It is still possible for this sort of long-term damage to the mathematical community (both within the US and abroad) to be reversed or at least contained, but at present there is a real risk of the damage becoming permanent. To prevent this, it seems insufficient for me for the current order to be rescinded, as desirable as that would be; some further legislative or judicial action would be needed to begin restoring enough trust in the stability of the US immigration and visa system that the international travel that is so necessary to modern mathematical research becomes “just” a bureaucratic headache again.

Of course, the impact of this executive order is far, far broader than just its effect on mathematicians and mathematical research. But there are countless other venues on the internet and elsewhere to discuss these other aspects (or politics in general). (For instance, discussion of the qualifications, or lack thereof, of the current US president can be carried out at this previous post.) I would therefore like to open this post to readers to discuss the effects or potential effects of this order on the mathematical community; I particularly encourage mathematicians who have been personally affected by this order to share their experiences. As per the rules of the blog, I request that “the discussions are kept constructive, polite, and at least tangentially relevant to the topic at hand”.

Some relevant links (please feel free to suggest more, either through comments or by email):

- AMS Board of Trustees opposes executive order on immigration
- MAA Executive Committee Statement on Immigration Ban
- SIAM responds to White House Executive Order on Visas and Immigration
- Multisociety letter on immigration
- EMS President on Trump’s Executive Order
- International Council for Science (ICSU) calls on the government of the United States to rescind the Executive Order “Protecting the Nation from Foreign Terrorist Entry into the United States”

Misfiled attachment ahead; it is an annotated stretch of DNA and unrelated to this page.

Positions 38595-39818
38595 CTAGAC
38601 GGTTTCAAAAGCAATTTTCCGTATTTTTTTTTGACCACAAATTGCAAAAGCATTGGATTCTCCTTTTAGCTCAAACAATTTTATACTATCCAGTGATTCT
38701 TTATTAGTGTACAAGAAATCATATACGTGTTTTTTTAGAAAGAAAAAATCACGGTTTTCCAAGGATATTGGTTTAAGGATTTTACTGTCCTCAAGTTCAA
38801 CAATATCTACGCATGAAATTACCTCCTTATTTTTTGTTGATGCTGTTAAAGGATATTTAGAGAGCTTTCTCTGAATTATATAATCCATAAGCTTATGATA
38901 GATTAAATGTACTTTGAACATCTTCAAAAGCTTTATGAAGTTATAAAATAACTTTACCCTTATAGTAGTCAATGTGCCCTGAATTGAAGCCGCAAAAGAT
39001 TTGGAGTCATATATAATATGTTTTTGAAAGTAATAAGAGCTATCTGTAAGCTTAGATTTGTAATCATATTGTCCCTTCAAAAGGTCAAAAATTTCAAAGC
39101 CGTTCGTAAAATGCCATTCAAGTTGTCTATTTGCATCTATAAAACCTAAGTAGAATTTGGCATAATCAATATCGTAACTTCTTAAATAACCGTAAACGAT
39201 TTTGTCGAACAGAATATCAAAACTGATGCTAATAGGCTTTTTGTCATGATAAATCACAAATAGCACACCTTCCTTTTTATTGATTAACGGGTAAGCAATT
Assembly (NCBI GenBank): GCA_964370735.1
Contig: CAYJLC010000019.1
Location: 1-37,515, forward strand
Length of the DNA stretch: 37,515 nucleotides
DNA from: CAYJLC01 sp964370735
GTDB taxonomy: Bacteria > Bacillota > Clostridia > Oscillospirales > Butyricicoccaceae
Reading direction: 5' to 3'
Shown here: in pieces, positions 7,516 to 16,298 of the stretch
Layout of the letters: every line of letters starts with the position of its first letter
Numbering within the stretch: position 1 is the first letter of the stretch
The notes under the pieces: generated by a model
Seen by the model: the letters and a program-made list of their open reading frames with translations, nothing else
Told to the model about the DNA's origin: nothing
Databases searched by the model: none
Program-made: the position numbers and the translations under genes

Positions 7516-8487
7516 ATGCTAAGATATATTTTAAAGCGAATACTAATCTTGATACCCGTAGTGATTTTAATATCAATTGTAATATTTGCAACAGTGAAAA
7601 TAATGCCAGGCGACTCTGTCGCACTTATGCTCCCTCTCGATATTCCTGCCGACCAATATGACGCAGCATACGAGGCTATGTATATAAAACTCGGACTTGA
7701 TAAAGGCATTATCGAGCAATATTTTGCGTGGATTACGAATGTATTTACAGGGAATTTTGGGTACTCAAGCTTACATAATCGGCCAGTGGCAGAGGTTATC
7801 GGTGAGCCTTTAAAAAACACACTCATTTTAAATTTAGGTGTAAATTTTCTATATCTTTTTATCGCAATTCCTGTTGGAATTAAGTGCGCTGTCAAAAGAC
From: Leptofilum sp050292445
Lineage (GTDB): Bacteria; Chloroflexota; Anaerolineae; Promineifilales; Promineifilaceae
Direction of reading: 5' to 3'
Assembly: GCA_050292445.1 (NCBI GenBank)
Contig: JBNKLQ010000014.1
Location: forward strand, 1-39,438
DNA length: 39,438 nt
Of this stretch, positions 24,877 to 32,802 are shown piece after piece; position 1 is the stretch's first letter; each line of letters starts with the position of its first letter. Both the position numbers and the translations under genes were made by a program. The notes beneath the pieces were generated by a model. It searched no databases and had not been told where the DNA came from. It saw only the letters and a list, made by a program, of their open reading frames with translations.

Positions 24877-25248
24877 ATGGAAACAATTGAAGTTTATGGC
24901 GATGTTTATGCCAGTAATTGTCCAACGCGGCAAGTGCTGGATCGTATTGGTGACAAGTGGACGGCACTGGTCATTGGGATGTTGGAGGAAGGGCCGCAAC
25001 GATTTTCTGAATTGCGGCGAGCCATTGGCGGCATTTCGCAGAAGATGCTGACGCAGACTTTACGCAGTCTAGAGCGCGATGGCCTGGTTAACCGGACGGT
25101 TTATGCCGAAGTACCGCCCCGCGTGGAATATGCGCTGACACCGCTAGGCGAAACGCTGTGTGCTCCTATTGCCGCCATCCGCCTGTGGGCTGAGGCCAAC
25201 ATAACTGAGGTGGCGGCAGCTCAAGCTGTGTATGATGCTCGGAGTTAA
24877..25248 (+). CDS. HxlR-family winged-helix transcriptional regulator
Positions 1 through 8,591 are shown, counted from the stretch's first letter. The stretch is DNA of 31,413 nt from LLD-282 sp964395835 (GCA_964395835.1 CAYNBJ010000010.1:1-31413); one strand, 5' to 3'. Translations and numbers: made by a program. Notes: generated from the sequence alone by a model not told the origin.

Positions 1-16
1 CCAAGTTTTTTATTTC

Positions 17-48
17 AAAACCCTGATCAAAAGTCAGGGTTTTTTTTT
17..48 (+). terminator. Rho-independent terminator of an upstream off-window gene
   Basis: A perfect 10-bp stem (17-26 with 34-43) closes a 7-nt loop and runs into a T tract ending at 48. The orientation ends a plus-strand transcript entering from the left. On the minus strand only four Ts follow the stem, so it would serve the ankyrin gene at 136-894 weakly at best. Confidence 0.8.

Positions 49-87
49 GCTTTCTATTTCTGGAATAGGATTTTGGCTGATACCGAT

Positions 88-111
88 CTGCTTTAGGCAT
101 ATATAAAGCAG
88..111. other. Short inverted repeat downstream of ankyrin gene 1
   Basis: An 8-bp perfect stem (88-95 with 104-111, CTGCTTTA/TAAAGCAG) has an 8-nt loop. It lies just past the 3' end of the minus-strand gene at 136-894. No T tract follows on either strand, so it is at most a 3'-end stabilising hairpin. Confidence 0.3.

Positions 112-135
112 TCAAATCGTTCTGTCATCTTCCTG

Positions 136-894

- Public Universities Respond to New Immigration Order
- Statement from the Association for Women in Mathematics
- Simons Foundation Statement on Executive Order on Visas and Immigration
- A letter from the editors of the AMS graduate student blog on the Executive Order on Immigration
- Statement of inclusiveness (a petition, primarily aimed at mathematicians, created and hosted by Kasra Rafi and Juan Souto)
- Academics Against Executive Immigration Order (a petition, aimed at the broader academic community)
- First they came for the Iranians, blog post, Scott Aaronson
- IAS statement on the revised executive order
- The immigration ban is still antithetical to scientific progress, blog post, Boaz Barak and Omer Reingold

In logic, there is a subtle but important distinction between the concept of *mutual knowledge* – information that everyone (or almost everyone) knows – and common knowledge, which is not only knowledge that (almost) everyone knows, but something that (almost) everyone knows that everyone else knows (and that everyone knows that everyone else knows that everyone else knows, and so forth). A classic example arises from Hans Christian Andersens’ fable of the Emperor’s New Clothes: the fact that the emperor in fact has no clothes is mutual knowledge, but not common knowledge, because everyone (save, eventually, for a small child) is refusing to acknowledge the emperor’s nakedness, thus perpetuating the charade that the emperor is actually wearing some incredibly expensive and special clothing that is only visible to a select few. My own personal favourite example of the distinction comes from the blue-eyed islander puzzle, discussed previously here, here and here on the blog. (By the way, I would ask that any commentary about that puzzle be directed to those blog posts, rather than to the current one.)